• 3.
    Jäger, Christoph G.
    et al.
    Umeå universitet, Teknisk-naturvetenskapliga fakulteten, Institutionen för ekologi, miljö och geovetenskap.
    Diehl, Sebastian
    Umeå universitet, Teknisk-naturvetenskapliga fakulteten, Institutionen för ekologi, miljö och geovetenskap.
    Resource competition across habitat boundaries: asymmetric interactions between benthic and pelagic producers2014Inngår i: Ecological Monographs, ISSN 0012-9615, E-ISSN 1557-7015, Vol. 84, nr 2, s. 287-302Artikkel i tidsskrift (Fagfellevurdert)
    Abstract [en]

    In shallow aquatic systems, benthic and pelagic primary producers typically compete for light and nutrients along opposing vertical supply axes: pelagic algae shade the benthic habitat; conversely, benthic algae intercept the nutrient flux from the sediment to the pelagic habitat. We present a general framework for analyzing such spatially asymmetric resource competition across habitat boundaries using a mechanistic, dynamical model. We visualize the mechanisms determining the outcome of these cross-habitat interactions using zero-net-growth isoclines, resource supply points, and resource consumption vectors. In extensive invasion analyses, we characterize the abiotic and competitive persistence boundaries of pelagic and benthic primary producers, which are set by environmental factors determining nutrient and light supply and are modified by resource use by the competitor in the respective other habitat. We note several qualitative differences between cross-habitat and "classical" within-habitat resource competition. First, coexistence of cross-habitat competitors is facilitated by, but does not require niche differentiation with respect to, the utilization of resources. Because each species has a competitive edge for the resource that is supplied from "its" side of the system, a competitor that is inferior in utilizing both resources can sometimes coexist with, or even exclude, a superior competitor. Second, increasing the external supply of one resource (the nutrient) may initially favor both competitors, until a breakpoint is reached where the benthic producer goes abruptly extinct. Finally, whether a given pair of cross-habitat competitors coexist or shows alternative states may depend on the environment. Specifically, benthic and pelagic algae may coexist at low nutrient and light supply but produce alternative states at high nutrient and light supply. Alternative states are, in turn, promoted by any algal trait combination that increases the spatial asymmetry in resource consumption, i.e., leads to a higher nutrient consumption in the benthic habitat and/or a higher light consumption in the pelagic habitat. In a first empirical application, we show that predictions from our model give a good fit to published data on benthic and pelagic primary production in temperate and arctic lakes spanning a broad range of nutrient environments.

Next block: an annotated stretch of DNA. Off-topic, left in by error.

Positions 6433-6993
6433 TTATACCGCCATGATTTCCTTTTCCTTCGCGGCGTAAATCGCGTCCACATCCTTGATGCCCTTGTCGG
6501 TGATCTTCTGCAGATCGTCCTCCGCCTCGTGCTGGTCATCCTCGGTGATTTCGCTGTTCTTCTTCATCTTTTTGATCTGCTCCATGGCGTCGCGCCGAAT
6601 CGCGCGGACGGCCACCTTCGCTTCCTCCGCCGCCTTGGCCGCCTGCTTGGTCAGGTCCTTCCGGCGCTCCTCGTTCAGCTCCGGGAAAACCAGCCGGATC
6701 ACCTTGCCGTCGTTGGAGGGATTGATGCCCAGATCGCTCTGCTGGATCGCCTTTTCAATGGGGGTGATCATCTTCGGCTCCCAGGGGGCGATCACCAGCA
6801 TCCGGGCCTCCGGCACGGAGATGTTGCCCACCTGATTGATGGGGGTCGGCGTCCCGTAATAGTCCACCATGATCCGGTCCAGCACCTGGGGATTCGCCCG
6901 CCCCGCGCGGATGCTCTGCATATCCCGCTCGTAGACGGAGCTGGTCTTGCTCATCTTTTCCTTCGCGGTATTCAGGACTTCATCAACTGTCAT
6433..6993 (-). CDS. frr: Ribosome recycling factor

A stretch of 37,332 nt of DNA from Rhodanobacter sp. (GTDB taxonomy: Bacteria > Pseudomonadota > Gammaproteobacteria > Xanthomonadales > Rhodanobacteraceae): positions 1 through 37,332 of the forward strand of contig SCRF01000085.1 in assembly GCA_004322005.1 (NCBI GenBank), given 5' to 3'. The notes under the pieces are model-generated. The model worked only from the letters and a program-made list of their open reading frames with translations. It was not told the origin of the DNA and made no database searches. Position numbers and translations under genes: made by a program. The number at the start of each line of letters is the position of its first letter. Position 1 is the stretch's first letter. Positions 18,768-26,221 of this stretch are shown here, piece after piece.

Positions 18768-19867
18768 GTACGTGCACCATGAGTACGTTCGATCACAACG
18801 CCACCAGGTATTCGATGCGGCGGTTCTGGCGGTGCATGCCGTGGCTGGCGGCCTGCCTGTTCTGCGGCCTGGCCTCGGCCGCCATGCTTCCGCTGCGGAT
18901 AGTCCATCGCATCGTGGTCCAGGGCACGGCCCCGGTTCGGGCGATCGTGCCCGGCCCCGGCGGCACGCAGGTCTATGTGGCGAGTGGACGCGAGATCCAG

• 4.
    Jäger, Christoph G
    et al.
    Umeå universitet, Teknisk-naturvetenskapliga fakulteten, Institutionen för ekologi, miljö och geovetenskap.
    Diehl, Sebastian
    Emans, Maximilian
    Physical Determinants of Phytoplankton Production, Algal Stoichiometry, and Vertical Nutrient Fluxes2010Inngår i: The American naturalist, ISSN 1537-5323, Vol. 175, s. E91-E104Artikkel i tidsskrift (Fagfellevurdert)
    Abstract [en]